There will always be some trucking of crude. The kind of pipeline connections that the report refers to are major interstate pipelines. But not every well is hooked up to a pipeline that takes the oil to a gathering facility for further processing and shipment on the big lines. Many of those wells, if they're small, need to have their output trucked. That's not new. What had been new is the amount of crude being moved by truck from the gathering facilities to pipelines. 

But even the gathering business is affected by the new pipelines, the RBN report says. The new lines come with connections out into fields to wells that may have been served by trucks in the past. "New wells in those dedicated acreage areas are likely to be pipe-connected from the get-go," is how the report describes it. And that's a problem for truck drivers.

"Once an afterthought, that trucking rate that may have been $0.10/barrel (bbl) or $0.15/bbl too high is suddenly a looming problem," RBN said. "The Permian is now a place where that kind of margin matters. So, traders will likely be going back to their trucking providers to ask to re-negotiate rates – if they haven't already."

The report notes that the same sort of re-set happened in North Dakota's Bakken region, where an influx of significant takeaway capacity by pipeline hurt business for trucking companies. (It hurt railroads too, which saw their crude-by-rail business shrink.)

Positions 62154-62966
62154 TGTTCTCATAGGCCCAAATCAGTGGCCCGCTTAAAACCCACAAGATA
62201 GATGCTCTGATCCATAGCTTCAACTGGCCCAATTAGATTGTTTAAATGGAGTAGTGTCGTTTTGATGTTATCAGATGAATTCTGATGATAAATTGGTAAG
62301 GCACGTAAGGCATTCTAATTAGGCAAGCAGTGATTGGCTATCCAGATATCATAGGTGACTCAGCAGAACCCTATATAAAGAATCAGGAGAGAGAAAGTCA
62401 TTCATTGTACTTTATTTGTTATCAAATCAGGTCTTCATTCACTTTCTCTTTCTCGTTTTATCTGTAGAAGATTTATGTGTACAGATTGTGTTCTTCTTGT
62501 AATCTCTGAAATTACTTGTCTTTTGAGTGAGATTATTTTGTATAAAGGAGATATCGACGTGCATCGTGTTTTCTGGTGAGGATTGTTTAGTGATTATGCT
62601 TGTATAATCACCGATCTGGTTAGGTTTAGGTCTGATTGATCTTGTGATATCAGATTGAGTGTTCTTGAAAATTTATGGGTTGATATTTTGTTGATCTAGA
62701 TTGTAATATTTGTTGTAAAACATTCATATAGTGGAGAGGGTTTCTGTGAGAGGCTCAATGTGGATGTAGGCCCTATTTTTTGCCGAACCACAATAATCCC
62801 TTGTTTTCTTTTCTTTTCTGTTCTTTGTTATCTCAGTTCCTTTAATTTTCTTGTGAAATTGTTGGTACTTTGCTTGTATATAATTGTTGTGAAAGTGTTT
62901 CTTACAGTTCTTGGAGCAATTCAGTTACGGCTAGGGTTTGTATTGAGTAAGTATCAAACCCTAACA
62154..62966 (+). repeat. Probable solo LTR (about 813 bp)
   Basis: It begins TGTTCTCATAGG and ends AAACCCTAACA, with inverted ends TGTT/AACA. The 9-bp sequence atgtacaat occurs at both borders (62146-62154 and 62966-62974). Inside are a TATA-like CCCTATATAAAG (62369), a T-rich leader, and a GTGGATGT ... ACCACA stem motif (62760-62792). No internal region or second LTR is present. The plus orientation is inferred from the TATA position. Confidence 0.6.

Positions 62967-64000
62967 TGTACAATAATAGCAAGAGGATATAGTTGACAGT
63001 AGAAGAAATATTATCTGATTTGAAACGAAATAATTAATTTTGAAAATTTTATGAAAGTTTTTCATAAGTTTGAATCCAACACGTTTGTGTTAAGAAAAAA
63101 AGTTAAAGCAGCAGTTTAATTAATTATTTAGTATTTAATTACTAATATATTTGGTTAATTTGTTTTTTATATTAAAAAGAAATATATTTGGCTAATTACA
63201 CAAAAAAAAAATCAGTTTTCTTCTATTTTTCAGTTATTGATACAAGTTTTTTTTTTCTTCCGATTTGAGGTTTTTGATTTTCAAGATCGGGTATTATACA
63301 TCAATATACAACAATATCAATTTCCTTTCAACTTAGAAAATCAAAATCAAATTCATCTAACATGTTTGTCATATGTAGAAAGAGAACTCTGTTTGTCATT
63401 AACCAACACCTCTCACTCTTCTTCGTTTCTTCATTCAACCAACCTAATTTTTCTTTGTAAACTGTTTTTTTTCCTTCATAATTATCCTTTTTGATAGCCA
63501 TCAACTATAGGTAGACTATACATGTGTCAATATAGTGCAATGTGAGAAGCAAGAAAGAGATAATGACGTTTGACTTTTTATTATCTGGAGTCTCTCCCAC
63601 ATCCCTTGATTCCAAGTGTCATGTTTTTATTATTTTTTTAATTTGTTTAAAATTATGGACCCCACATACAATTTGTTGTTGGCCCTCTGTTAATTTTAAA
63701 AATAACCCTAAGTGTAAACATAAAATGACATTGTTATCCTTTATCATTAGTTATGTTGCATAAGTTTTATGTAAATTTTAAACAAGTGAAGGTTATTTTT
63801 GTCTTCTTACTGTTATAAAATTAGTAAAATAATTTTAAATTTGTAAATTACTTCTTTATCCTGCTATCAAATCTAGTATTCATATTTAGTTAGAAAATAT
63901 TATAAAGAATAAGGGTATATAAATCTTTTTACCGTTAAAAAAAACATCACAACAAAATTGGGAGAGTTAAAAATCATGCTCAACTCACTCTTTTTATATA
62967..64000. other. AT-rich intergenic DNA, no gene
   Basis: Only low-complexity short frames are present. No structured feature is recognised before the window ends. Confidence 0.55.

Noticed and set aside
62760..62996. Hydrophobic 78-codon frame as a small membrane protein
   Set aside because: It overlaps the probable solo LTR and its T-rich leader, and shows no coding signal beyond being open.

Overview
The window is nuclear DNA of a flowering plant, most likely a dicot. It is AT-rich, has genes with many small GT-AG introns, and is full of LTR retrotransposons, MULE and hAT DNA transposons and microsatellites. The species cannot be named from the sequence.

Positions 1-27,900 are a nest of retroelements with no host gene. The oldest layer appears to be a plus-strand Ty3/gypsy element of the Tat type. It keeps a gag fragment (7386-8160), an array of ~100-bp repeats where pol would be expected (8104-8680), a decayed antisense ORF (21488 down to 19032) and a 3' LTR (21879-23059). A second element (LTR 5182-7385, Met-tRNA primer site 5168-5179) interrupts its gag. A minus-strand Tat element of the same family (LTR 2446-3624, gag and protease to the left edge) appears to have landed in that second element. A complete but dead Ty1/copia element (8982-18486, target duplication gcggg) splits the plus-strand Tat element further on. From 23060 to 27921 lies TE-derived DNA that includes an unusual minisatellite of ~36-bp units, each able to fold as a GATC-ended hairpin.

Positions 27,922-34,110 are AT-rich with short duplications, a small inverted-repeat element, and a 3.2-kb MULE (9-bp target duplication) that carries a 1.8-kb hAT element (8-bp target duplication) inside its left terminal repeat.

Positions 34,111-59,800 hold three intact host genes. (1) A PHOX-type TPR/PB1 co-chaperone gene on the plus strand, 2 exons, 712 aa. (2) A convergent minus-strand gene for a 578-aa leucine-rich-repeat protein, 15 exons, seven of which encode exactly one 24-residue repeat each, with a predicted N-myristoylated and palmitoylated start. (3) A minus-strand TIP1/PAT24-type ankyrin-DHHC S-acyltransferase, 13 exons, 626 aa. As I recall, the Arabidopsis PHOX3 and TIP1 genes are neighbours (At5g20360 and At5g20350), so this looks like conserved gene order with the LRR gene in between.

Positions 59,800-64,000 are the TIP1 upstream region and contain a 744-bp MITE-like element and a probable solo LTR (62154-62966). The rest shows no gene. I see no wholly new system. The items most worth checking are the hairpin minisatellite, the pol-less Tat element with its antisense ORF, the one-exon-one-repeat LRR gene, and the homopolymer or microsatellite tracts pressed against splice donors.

What are the numbers? The RBN report says gathering rate are "really, really cheap and truck rates at $1.60/bbl for a 20-mile haul are getting blown out of the water by their gathering-pipe competition." 

"We've heard from some folks that it's likely in the short-term that we'll see trucking rates come down at least 10% in an attempt to keep them in a competitive ballpark with gathering," the report said. "Down the line, we could see truck rates fall by much more than that."

And although it was a decline in frac sand hauling cited as a key reason for the demise of Stevens' oil division, the RBN report cautions that other opportunities will remain. "The good news for the trucking industry is that upstream operations still need trucks to haul frac sand, water used in hydraulic fracturing, and produced water generated when wells are producing crude and associated gas." the report said. "So, the drivers that showed up in the Permian during the trucking boom times may have a chance to drive products other than crude oil around the region."

The recent high in drilling activity in the Permian, according to the Baker Hughes rig count, was 493 rigs in November of last year. Its most recent number was 415. Those trucking jobs the RBN report refers to already were challenged; just ask Stevens Transport. The new pipelines are clearly making those challenges greater.